Barbara Stanwyck was to Frank Capra in the early thirties almost what Marlene Dierich was to Eric Von Stroheim in that same era. She was a muse. You can see this in their earliest pictures Forbidden (reviewed here), Ladies of Leisure and The Miracle Woman. In Ladies of Leisure, Stanwyck plays a "party girl" the sort of borderline prostitute without the sex that Holly GoLighly worked in Breakfast at Tiffany's. She meets a nice rich boy, Jerry Strong (Ralph Graves) while escaping an attempted date rape on a yacht and though she lifts his wallet, he hires her to be his artist's model. The plot give Capra the excuse to have dozens of loving close-ups of his star. His camera captures the mixture of worldliness and other worldly beauty that Stanwyck had. She resembles those romanticized Art Noveau Indian maidens that graced beer advertisements at the turn of the Twentieth century.
Ladies of Leisure has a breezy, morality all its own that was typical of the pre-code period. It's not a great film, but Stanwyck is always watchable, and no less so in a film that's all about a man watching a woman while the audience waits for him to realize that he's in love with her.
I don't think Capra was terribly interested in the type of film making where he spent hours on elaborate lighting set ups to present his starlet like a beautiful bug in amber, as the afore-mentioned von Stroheim. Those kind of movies were getting stale even in 1930. He was much more interested in the blend of social commentary and comedy which he managed to pull off in The Miracle Woman. And because his star was playing a tent revival evangelist, she got to wear flowing white robes, one night and a hoochy mama gold lame band uniform the next. Bonus!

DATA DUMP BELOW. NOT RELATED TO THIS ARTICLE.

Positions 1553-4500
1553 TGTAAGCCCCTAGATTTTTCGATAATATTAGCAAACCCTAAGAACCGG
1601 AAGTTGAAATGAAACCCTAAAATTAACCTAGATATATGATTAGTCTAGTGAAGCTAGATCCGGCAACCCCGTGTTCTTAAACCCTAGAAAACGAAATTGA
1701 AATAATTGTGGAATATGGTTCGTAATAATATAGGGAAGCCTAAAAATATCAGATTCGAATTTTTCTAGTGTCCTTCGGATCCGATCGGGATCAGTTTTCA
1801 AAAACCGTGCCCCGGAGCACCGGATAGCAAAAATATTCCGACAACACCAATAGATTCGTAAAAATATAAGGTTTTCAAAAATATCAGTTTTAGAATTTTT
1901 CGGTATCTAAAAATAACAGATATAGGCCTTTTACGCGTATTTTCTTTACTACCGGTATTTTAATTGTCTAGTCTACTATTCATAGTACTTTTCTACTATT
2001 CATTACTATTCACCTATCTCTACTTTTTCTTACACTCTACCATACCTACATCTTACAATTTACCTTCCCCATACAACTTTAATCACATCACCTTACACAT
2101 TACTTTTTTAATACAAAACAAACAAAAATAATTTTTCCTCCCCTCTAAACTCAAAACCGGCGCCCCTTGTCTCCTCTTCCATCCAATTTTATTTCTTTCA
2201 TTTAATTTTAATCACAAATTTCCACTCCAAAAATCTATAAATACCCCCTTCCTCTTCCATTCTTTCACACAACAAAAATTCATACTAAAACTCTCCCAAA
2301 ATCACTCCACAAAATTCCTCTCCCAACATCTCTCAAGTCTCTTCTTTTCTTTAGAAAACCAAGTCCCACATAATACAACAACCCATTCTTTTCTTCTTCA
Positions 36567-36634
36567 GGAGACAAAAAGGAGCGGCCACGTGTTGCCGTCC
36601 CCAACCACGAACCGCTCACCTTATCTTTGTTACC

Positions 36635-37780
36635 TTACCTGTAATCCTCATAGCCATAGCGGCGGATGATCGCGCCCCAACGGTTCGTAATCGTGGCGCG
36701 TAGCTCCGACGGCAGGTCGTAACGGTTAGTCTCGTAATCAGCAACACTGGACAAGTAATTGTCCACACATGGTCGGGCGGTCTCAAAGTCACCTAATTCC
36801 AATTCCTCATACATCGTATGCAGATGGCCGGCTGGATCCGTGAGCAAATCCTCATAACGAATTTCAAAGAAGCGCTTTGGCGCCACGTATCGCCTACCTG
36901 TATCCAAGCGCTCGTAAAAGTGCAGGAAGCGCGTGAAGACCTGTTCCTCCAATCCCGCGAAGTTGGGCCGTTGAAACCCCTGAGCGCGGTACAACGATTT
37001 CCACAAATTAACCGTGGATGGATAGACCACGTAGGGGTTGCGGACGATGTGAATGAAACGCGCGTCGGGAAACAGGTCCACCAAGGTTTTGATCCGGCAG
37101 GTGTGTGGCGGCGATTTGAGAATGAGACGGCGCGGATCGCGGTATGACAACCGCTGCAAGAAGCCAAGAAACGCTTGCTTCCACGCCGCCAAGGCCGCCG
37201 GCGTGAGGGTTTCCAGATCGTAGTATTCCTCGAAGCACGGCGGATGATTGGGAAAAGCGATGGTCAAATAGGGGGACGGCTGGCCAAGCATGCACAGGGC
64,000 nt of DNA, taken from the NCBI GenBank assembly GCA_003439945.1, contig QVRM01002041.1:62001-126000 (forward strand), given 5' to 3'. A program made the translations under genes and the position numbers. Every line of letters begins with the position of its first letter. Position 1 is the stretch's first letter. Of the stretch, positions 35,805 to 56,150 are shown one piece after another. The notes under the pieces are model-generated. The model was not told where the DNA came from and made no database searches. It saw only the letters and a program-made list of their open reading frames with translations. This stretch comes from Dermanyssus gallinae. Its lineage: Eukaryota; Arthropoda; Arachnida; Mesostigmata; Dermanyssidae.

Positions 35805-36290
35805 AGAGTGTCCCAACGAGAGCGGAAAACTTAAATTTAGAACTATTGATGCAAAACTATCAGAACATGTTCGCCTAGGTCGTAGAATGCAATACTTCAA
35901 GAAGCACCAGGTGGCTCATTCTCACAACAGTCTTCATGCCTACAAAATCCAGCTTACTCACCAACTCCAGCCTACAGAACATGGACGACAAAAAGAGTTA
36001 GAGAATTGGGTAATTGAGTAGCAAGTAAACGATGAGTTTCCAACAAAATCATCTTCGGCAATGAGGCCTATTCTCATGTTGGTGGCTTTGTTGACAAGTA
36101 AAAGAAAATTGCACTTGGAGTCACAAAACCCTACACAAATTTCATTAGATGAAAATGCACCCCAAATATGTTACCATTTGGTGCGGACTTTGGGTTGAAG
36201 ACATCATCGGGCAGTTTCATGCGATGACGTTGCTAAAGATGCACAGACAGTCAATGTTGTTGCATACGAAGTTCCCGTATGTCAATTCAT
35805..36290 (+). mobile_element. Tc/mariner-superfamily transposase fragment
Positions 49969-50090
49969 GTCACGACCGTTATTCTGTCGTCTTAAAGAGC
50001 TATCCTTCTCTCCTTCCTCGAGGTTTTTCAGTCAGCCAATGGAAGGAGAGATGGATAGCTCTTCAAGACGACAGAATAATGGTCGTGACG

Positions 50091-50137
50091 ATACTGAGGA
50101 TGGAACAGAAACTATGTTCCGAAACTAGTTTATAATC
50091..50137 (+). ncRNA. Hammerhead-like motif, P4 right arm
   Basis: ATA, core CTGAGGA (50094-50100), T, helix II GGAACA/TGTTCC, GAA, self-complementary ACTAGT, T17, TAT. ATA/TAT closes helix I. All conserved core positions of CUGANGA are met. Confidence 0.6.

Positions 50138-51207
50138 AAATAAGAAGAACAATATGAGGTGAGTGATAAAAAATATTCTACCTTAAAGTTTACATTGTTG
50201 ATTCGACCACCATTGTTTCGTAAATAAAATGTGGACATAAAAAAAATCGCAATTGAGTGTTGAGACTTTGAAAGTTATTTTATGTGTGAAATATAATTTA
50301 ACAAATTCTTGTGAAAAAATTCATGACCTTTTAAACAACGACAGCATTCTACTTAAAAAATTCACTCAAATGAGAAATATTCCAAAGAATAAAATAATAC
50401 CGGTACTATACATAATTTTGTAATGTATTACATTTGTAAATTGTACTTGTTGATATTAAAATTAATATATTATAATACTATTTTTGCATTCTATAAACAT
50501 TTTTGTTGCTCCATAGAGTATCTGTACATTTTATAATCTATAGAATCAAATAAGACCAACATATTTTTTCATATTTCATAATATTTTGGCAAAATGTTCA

The Miracle Woman is one of the best early Stanwyck films with a good script and nice chemistry between Stanwyck and co-star David Manners. Manners plays a blind man whose life is saved by one of Stanwyck's sermons. After he comes onstage and takes the part of one of her usually pre-paid patsies, he helps her get her life back on track. One of the more memorable aspects of the movie is the fact that Manners' character relates most of his emotions to Stanwyck via a ventriloquist dummy. He somehow manages to make this less creepy than it sounds.
The denouement of The Miracle Woman was audacious even for Frank Capra who never had any trouble putting spirituality on film. When Stanwyck's revival tent complex burns down Manners fumbles through the smoke to rescue her in a heavily-implied miracle. For a movie that spends most of its time mercilessly satirizing both conventional organized religion and evangelism, this is a pretty strong statement about true faith. Stanwyck, with her dual quality of worldliness and inner beauty was the perfect actress to help him make that statement.
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